May 1992-December 1994: It becomes my #1 instrument. I play it in a Metallica tribute show at Berklee, my Berklee Senior Recital, gigs with the blues-rock band 100 Proof, the Dweezil/Ahmet Zappa band Z (two tracks from 1993’s “Shampoohorn”, plus a 3-week tour of the USA), and Mike Keneally (a few gigs in San Diego, and the recording session for 1994’s “Boil That Dust Speck”).
December 31, 1994: The instrument is stolen (with no forced entry) from my North Hollywood apartment by a recently fired maintenance worker at the complex, who kept his uniform and made key copies. He had been in my apartment a week before to fix something (while still employed by the complex), and the instrument had been left out on display. Several eyewitnesses saw him entering and leaving my apartment minutes before I got home, dressed in uniform, carrying white garbage bags filled with “something”.
Early 1995: He was arrested, tried, and found “not guilty”.
August 2017: I posted this message in the Talkbass.com forum, along with a picture of the bass:

“This beautiful 1986 Tobias Basic with a lacewood maple top was stolen out of my apartment by a building maintenance worker in 1994. I bought it three years before and it was my #1 at the time I first moved to Los Angeles in 1993. The serial number is #1402. Somehow it never turned up at the local pawnshops, and since this was the pre-internet era, it's hard to know what happened to it.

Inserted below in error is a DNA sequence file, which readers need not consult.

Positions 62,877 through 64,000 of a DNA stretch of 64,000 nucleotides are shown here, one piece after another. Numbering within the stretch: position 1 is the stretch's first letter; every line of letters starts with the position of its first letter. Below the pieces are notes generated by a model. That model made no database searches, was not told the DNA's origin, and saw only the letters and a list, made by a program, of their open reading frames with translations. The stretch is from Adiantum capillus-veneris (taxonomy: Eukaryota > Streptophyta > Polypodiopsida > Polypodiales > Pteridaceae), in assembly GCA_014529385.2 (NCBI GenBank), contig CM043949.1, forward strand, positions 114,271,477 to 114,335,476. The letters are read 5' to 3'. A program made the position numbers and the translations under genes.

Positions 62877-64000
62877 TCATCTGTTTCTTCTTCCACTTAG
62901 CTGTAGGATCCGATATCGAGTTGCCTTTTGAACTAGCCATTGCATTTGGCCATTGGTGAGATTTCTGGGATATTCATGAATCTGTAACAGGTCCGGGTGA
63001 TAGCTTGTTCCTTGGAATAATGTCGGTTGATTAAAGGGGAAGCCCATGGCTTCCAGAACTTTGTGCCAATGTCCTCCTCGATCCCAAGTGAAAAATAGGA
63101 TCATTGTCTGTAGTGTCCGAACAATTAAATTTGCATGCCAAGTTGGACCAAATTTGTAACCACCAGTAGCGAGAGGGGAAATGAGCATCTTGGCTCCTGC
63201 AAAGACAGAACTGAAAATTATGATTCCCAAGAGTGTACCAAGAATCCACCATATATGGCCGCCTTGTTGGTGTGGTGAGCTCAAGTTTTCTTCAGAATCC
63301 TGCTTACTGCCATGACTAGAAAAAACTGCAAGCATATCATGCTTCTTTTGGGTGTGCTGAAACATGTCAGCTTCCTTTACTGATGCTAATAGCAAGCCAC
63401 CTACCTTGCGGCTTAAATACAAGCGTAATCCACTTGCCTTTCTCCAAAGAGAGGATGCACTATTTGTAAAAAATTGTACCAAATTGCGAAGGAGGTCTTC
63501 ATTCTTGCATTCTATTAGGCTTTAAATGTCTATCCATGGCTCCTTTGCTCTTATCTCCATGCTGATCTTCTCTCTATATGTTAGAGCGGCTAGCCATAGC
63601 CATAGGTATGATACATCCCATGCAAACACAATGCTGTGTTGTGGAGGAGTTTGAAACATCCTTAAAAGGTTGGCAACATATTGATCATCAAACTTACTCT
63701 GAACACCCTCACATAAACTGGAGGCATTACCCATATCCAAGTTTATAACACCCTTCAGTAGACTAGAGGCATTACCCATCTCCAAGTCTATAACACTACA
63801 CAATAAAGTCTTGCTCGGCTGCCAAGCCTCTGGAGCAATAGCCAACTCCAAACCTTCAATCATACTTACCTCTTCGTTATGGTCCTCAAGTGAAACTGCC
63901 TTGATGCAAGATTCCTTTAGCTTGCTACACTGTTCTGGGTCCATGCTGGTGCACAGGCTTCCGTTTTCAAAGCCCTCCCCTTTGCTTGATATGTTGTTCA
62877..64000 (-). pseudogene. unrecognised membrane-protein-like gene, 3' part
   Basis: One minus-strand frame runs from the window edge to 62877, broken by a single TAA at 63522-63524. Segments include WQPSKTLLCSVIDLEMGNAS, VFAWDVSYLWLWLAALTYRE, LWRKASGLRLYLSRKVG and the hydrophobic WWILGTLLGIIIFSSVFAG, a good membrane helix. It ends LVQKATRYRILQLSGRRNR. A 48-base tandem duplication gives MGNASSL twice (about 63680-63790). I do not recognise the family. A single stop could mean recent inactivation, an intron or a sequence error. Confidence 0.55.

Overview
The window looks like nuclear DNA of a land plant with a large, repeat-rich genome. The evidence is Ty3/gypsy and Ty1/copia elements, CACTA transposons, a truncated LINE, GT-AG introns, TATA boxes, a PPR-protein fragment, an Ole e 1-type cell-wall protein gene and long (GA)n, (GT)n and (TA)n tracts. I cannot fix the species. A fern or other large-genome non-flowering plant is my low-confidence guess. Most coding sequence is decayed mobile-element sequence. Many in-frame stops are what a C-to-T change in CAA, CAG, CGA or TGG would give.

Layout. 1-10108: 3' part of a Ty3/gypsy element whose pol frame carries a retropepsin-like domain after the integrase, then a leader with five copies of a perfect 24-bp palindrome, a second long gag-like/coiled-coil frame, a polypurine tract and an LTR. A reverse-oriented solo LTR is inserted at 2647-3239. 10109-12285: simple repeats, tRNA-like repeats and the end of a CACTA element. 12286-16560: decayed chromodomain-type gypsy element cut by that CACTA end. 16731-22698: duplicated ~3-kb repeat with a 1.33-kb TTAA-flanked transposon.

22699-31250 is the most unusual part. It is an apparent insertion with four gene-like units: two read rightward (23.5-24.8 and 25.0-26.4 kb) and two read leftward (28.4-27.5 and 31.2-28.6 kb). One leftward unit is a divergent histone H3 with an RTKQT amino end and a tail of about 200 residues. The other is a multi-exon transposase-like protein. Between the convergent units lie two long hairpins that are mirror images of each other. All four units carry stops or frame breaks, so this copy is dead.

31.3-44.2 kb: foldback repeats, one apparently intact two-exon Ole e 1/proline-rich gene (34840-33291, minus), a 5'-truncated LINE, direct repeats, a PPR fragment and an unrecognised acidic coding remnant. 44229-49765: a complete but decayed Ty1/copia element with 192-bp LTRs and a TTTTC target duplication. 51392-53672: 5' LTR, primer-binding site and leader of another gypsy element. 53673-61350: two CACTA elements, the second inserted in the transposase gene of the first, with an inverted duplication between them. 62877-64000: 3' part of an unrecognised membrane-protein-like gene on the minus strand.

23 years later, it's entirely possible that this instrument has ended up in the hands of someone who has no knowledge of its troubled provenance. If that person happens to be you - I will gladly pay a fair price for it. It's more than likely that the instrument stayed in California somewhere, but you never know.

What say you, TalkBass community? Any chance this shot in the dark hits light?”

September 1, 2020: A person e-mails me to say “I do actually own that bass”. He is located just blocks from where the bass was stolen and bought it from someone locally in 1997.
September 5, 2020: I buy the Tobias back from this person, for the fair price I said I would in the TalkBass post.

And there it is. Or as Paul Harvey would say…now you know the rest of the story.

The only post-script is that I have just learned - literally as I was writing this post - is that Paul Slagle passed away in March 2020 after a long battle with leukemia. I had no idea as I hadn’t been in touch with Paul since 1992, and I was planning on reaching out to him today. Rest in peace, Paul, and thanks again for being the first person to sell me this amazing instrument.

(Picture from March 9, 1994, at A.L. Gators in Baltimore MD, live from the Z “K.A.O.S.” tour)
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LESSONS, SESSIONS & CONFESSIONS: Now = good time to restate that I'm home at lot these days, and available for Skype private lessons and remote bass tracking sessions. Look at all those shiny basses - now including a certain special instrument I recently reacquired. 😉